Modern culture happens at buzzing speed. The Beatles, superhero movies, hip hop, Instagram — they all whoosh by as if pushed by speedy, undetectable forces. Culture moves at a much faster pace than our bodies do; or so it would seem.
A new study actually claims the contrary. They move about as fast as our biology, researchers conclude — and may be shaped by evolutionary forces.
A cultural yardstick
Culture is basically a set of ideas. Whether it’s a complete heritage or just some musical trend, it all relies on an implicitly agreed set of ideas. But humans aren’t the only ones that exchange ideas — and I’m not talking about other animals. Genes also exchange ideas, and they can do this at a much faster speed than human culture, but until now, there hasn’t really been a comparison between how human culture and our genes change.
In fact, there hasn’t really been a quantitative analysis of how culture is altered. There’s no yardstick for this, it’s not something that can be readily measured.
The rate of biological evolution has been studied before and is of great interest to many biologists. But when it comes to culture, we didn’t really have a unit of measure.
Even when historians make claims about different rates of cultural evolution — such as the Renaissance being a period of fast evolution, and the Dark Ages being a period of relative stagnation — it’s a qualitative assumption, without a unit of measure.
It’s hard to imagine how such an analysis would go, but thankfully, modern culture offers a major advantage: storage. Digital artifacts (texts, images, music) have already been stored for decades, and they provide evidence of how our culture evolved.
By using data analysis methods on these digital records, researchers can carry out a quantitative study.
Researchers led by Armand Leroi from Imperial College in London looked at four different types of cultural trends: music, novels, clinical literature, and cars. They investigated the evolution of these trends, as well as the forces that drive and shape this evolution.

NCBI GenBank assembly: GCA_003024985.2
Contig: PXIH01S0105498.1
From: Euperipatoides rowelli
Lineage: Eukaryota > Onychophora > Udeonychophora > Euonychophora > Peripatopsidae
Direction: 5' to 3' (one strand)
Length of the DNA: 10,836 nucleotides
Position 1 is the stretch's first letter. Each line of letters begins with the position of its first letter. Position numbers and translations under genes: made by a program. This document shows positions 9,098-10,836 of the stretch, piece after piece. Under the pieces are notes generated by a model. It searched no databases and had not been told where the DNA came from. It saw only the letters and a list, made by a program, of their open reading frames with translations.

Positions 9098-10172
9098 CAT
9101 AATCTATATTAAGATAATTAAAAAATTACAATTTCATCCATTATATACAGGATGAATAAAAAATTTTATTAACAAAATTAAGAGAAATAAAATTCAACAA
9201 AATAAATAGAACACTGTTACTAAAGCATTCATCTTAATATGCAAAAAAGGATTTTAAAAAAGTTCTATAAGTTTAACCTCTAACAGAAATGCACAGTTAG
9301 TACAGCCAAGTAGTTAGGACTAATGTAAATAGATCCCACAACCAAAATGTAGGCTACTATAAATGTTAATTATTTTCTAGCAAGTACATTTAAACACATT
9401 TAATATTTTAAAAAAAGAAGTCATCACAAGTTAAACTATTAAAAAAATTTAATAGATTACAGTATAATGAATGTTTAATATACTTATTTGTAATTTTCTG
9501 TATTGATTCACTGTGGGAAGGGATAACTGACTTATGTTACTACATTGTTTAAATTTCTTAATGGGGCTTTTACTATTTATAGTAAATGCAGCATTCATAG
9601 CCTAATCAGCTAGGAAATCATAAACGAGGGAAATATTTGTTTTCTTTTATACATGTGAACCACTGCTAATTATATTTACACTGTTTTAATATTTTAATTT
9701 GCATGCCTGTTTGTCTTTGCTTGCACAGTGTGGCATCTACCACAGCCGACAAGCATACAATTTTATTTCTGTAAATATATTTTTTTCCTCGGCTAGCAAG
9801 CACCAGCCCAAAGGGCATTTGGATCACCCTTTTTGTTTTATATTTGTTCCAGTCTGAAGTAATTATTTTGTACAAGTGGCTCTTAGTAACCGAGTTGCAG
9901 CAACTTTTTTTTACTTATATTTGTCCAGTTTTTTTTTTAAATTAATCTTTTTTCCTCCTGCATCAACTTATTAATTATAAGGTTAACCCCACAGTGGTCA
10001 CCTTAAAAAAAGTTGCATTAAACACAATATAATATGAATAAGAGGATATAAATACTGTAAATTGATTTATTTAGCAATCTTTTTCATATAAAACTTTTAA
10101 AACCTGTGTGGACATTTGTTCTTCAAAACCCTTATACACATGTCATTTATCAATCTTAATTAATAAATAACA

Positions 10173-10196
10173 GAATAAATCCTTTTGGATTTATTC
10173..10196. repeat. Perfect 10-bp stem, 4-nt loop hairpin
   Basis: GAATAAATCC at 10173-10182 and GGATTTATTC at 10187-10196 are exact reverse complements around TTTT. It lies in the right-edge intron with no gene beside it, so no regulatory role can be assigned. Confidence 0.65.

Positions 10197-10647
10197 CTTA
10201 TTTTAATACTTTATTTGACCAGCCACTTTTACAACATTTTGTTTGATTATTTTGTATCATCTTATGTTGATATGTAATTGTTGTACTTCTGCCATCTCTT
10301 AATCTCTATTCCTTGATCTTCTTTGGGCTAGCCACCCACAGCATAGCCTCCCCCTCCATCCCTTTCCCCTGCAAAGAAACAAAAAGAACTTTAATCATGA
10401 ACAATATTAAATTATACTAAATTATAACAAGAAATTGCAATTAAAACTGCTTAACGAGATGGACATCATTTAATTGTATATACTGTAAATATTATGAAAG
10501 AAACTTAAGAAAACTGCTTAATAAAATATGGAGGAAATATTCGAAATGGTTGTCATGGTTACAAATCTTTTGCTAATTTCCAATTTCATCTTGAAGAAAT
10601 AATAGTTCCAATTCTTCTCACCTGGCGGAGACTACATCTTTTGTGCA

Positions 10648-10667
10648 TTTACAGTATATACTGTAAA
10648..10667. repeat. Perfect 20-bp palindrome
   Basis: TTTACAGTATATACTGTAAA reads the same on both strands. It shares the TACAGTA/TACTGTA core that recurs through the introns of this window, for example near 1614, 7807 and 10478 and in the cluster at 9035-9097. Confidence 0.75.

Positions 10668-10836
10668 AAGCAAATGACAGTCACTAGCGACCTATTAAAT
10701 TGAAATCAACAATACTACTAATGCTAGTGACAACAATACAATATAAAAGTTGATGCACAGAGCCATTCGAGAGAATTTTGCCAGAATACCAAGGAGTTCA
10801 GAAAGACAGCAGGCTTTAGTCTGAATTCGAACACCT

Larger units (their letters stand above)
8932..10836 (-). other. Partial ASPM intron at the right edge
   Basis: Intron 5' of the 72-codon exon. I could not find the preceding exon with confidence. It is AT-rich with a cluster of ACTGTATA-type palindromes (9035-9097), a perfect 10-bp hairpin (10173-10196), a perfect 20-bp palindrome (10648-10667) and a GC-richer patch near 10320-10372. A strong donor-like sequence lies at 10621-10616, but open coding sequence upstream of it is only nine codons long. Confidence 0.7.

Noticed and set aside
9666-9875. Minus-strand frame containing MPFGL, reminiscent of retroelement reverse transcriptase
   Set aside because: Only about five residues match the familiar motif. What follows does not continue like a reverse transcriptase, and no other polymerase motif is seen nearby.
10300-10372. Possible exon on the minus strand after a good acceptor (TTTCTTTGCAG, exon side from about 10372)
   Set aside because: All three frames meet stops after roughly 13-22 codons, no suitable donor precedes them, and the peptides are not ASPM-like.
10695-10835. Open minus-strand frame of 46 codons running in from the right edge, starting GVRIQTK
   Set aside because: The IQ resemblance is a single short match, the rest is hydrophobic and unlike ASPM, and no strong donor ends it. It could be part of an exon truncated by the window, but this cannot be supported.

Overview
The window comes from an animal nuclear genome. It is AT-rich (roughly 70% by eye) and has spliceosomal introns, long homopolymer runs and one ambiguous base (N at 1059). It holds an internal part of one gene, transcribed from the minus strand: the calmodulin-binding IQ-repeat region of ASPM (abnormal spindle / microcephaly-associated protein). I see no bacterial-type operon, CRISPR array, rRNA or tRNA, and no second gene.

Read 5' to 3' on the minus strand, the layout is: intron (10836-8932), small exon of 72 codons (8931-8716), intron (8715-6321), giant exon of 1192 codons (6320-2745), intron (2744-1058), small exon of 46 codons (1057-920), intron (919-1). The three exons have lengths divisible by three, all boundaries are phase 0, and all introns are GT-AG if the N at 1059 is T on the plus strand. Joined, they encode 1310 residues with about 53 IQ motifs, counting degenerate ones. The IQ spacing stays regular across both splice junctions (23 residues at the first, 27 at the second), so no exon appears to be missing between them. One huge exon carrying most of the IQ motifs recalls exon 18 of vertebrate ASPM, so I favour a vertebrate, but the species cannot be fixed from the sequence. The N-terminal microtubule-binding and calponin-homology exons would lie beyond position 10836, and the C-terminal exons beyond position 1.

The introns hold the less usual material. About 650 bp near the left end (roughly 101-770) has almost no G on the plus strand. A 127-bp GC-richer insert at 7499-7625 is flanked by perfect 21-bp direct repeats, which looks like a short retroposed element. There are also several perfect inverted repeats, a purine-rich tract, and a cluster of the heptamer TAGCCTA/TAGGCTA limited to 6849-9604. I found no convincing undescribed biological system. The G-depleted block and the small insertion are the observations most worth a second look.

Essentially, they applied the same metrics that biologists use to study evolutionary speed. Surprisingly, they found that even modern culture is pretty slow to evolve. In fact, it’s comparable with the biological evolution of species such as Darwin’s finches, peppered moths, and tiger moths.
“Applying rate metrics developed by evolutionary biologists, we show that cultural artefacts do not generally evolve faster than animal populations,” researchers write in the study.
About a quarter of all the analyzed cultural traits show mean-reverting dynamics — in other words, they’ve reached a sort of stasis.
Furthermore, cultural evolution and organic evolution slow down over longer intervals. They can exhibit short bursts of impactful change, often due to an external trigger, but over longer periods of time, this evolution is slow and generally predictable.
Culture does not change at random. It changes as if driven by external forces (which is probably the case). Researchers asked themselves in the study:
“Are the ever-changing properties of pop songs, novels, the clinical literature and cars—and all the other human-made things that fill our world—merely a matter of chance, or are they shaped by various forces?”
The answer is seemingly ‘no’. Given the unexpected similarities with biological processes, it appears that culture is shaped in an almost Darwinian way, where random things can show up, but they are quickly selected by environmental pressures — only in this case, the environmental pressure is human preference. When we become a part of a specific culture, when we buy, use, and share artifacts from that culture, we become a driver for its evolution.
However, researchers also note that some cultural aspects certainly change faster than others. Moore’s law, the observation that the number of transistors in integrated circuits doubles about every two years, can be regarded as a cultural observation — and it happens much quicker than biological evolution. For cars, researchers looked at aspects such as horsepower, but ignored aspects such as computation power, which have no doubt grown dramatically in recent years.
This is still an incipient study.
It only looked at some cultural aspects, and the authors acknowledge that the rate of change can vary drastically between different areas. But it makes an intriguing point, and will undoubtedly serve as a basis for future research which will document how our culture evolves around us.
Lastly, there is another interesting finding to this study. Cultural equilibrium doesn’t last forever. Just like in organic populations, they can be subjected to radical innovations and transformations. An example of this is electrical cars: they are shaped by a factor which was not present in car evolution previously (the need to reduce emissions), and the transformation will be radical — we are already starting to see this.
A similar thing might be happening to music. Rock and roll seems to have been around since forever, but after 2010, it seems to be losing a lot of ground. Rock and roll may not be noise pollution, but it also doesn’t have guaranteed immortality. None of our cultures do, really.
The study has been published in Nature Human Behavior.